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In addition to geographically and ethnically different audiences, you 
can also consider historically different ones. The "active" audience is 
the typical audience before twentieth century US media audiences and the 
passive audiecne is mostly a construction of researchers. You probably 
know about sociability of nickelodeon audiences, but that is replicated 
in Italian puppet theaters of early 20th c in NYC, in drama theater of 
the Jacksonian era, in Elizabethan theater, in 18th c Parisian theater, 
etc. etc.

See Richard Butsch Making of American Audiences, Lawrenve Levine High 
Brow Low Brow, Bruce Mcconachie Melodramatic Formations, Marc Baer 
..Georgian Theater..., Jeff Ravel  The Contested Parterre,  etc etc  
(more if you wish).

Jimenez, Marilyn wrote:

>  I do not know of any essays on the topic, but you do not have to go to Puerto Rico or Lagos to witness very different forms of spectatorship.  Visit any inner city movie theater, and you will see Latino or Black audiences talk to the screen. For Latinos specially going to the movies is a 'family affair;' young children will run down the aisle, a picnic basket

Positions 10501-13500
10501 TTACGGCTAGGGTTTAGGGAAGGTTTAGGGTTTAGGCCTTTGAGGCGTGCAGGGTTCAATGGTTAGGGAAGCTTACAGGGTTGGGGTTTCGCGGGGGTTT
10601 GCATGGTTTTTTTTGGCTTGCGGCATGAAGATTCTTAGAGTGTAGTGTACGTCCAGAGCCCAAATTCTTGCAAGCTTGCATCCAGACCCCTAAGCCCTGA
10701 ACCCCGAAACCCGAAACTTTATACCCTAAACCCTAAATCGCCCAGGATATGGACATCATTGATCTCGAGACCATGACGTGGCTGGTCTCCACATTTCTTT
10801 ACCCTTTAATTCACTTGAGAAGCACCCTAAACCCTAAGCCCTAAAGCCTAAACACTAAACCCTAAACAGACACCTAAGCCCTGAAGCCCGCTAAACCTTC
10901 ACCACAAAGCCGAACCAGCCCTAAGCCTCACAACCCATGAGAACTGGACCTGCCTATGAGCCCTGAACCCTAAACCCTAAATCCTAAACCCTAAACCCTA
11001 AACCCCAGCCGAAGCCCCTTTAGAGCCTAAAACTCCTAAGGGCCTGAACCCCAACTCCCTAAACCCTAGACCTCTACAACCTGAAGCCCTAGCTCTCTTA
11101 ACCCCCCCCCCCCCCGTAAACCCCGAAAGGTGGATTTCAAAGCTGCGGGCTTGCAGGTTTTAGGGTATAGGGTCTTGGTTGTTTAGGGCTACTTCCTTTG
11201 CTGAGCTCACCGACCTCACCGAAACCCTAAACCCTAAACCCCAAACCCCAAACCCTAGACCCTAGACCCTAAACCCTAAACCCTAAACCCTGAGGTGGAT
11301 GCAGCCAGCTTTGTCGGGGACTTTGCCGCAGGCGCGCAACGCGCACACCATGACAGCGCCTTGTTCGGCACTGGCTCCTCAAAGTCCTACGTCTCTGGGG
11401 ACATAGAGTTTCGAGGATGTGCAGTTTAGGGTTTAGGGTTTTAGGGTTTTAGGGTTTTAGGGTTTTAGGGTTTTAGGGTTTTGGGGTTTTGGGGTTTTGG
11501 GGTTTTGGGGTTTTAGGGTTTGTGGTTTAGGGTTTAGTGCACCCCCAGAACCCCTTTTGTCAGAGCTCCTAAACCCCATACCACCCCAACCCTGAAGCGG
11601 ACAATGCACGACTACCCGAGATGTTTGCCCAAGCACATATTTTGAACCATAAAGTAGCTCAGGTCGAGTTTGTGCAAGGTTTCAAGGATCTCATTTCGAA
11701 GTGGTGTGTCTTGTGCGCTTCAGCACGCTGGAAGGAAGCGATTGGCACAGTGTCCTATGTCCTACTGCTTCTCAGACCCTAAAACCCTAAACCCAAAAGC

>full of rice and beans occupies a seat etc.  People also often walk in in the middle of the film.
>-----Original Message-----
>From: Film and TV Studies Discussion List on behalf of Margot Bouman
>Sent: Mon 2/12/2007 3:35 PM
>To: [log in to unmask]
>Subject: [SCREEN-L] Spectatorship in Puerto Rico, Lagos, Mumbai...
> 
>Hi all:
>   
>  In an essay published in the 2002 Documenta catalogue, Michael Nash pointed out that, "much writing on video and film in the gallery can too easily gloss 'sitting in a cinema' with 'passivity,' or 'mobility' with 'freedom'.." As Nash goes on to elaborate, going to the movies in Puerto Rico, Lagos or Mumbai is to encounter a very different, active, call-and-response approach to spectatorship. 
>   
>  Can someone point me to writings on spectatorship practices in Puerto Rico, Lagos, Mumbai or elsewhere?  A description of the practices of Italian viewing audiences by Umberto Eco is widely circulated, but I have yet to find articles that focus on the groups that Nash listed.
>   
>  Thanks,
>  Margot
>
> 
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